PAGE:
AlwaysOn Availability Groups is database mirroring on steroids, providing flexibility in terms of database failover as well as zero data loss. Availability Groups use Windows failover clustering and support both shared and non-shared storage. Databases are placed into availability groups; multiple availability groups can be created allowing a DBA to separate the databases by client or by application. Each of the availability groups can be added to a replica; SQL Server 2012 allows one primary replica and up to four secondary replicas. The advantage is not just database redundancy, but the secondary replicas can be used for executing reporting and other read-only operations (database backups included). The limit to the number of replicas that can have synchronous-commit and therefore automatic failover is two. The number of replicas that can have asynchronous-commit and manual failover is also limited to two.

AlwaysOn Failover Cluster Instances (FCIs) is, as the name suggests, failover clustering with extras. The new features available in FCI are as follows:

  • Multi-Subnet Clustering: This is new to SQL Server and allows clusters to be geographically dispersed (otherwise called ‘stretch clusters’) without the need for shared storage. Data is replicated between storage devices on multiple subnets, delivering a “belt and braces” solution that ticking both boxes for HA and DR.
  • TempDB on Local Disk: TempDB generates some of the highest disk I/O, and the ability to move TempDB on to a local disk will certainly improve performance.
  • Flexible Failover Policy: Eliminates the issue of false failover by allowing you to choose what failure conditions trigger failovers.

It’s also worth noting that the FCI can also be used with Availability Groups, as long as the Availability Groups have shared storage and manual failover.

Operating System Support for SQL Server 2012 Deployment

Windows Server Core was first released with Windows Server 2008, however earlier versions of SQL Server were not compatible with Windows Core; this has changed with the release of SQL Server 2012.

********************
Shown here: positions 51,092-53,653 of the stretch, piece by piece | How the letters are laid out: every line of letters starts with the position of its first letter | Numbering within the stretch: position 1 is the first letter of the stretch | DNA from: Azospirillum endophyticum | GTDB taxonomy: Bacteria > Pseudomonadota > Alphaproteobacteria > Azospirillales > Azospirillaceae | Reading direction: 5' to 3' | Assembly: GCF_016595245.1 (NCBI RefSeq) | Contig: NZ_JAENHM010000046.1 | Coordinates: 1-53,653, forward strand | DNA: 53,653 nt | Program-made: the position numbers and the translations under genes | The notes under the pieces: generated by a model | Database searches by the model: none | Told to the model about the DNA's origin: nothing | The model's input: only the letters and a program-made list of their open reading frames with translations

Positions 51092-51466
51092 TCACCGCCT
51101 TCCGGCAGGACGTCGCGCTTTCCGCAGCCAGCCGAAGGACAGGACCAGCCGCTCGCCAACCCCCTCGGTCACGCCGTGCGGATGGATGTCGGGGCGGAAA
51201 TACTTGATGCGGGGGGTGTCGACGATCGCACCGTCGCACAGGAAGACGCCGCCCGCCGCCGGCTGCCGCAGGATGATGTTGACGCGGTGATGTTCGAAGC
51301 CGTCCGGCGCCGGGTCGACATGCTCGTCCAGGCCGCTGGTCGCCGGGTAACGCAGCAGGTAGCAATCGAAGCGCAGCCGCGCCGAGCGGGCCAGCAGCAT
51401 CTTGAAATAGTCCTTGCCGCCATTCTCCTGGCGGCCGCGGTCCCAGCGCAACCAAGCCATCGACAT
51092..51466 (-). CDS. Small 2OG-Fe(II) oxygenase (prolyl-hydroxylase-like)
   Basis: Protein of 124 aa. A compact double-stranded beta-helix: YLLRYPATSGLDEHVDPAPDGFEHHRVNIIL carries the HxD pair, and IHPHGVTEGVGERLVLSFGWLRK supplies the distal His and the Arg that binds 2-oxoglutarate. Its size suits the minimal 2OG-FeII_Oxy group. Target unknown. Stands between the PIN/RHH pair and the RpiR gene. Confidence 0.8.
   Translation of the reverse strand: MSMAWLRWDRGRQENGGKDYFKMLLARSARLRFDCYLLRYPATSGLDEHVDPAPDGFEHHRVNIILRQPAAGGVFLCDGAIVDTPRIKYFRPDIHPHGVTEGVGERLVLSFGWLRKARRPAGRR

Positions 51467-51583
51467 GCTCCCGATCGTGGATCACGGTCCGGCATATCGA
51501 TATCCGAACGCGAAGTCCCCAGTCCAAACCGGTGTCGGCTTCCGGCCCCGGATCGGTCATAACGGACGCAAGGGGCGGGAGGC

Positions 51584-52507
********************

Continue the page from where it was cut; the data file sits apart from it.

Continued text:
The advantage of Server Core is that it’s a minimal deployment of Windows, which dramatically reduces patching and potential planned downtime (up to 60%). The attack surface is also reduced which makes the server more secure. Only a subset of SQL Server’s features are available on Windows Core. These include:

  • Database Engine Services
  • SQL Server Replication
  • Full Test Search
  • Analysis Services
  • Client Tools Connectivity
  • Integration Services

The additional SQL Server features can only be used by remote connection to the SQL Server Core instance.


Microsoft has significant enhanced high availability in SQL Server 2012.

Historically, a general rule with high availability solutions is that the more uptime you require, the greater the cost. This rule still applies in SQL Server 2012, as the AlwaysOn feature is only available in the Enterprise Edition of SQL Server 2012.

With SQL Server 2012 having only recently been released, it’s still too early to see if they are any cost savings in adopting the SQL Server AlwaysOn feature for clients with small to medium sized SQL Servers. Even though each replica can be used as a read-only database, a production SQL Server license is still needed. However, AlwaysOn does give the DBA the ability to achieve a 99.999% uptime benchmark straight out of the box and that in itself is a cost saving.

The failover clustering option offered by the Standard Edition remains the same as SQL Server 2008 R2 with the advantage of running on Windows Server Core Edition; to me is an ideal cost effective HA solution.

Features Available with each SQL 2012 Server Edition

Finally, I would also recommend using the Server Core Edition for those clients that have replicated SQL databases in the DMZ.

Overall the SQL 2012 HA features provides DBAs with significantly more flexibility and stability in implementing a better-fitted solution that can meet clients’ needs while also requiring less support and maintenance in the long-term.

Posted by: Senior SQL Data Base Administration Consultant, Senior SQL Data Base Administration Consultant | 04 May 2012

Tags: Microsoft, SQL Server 2012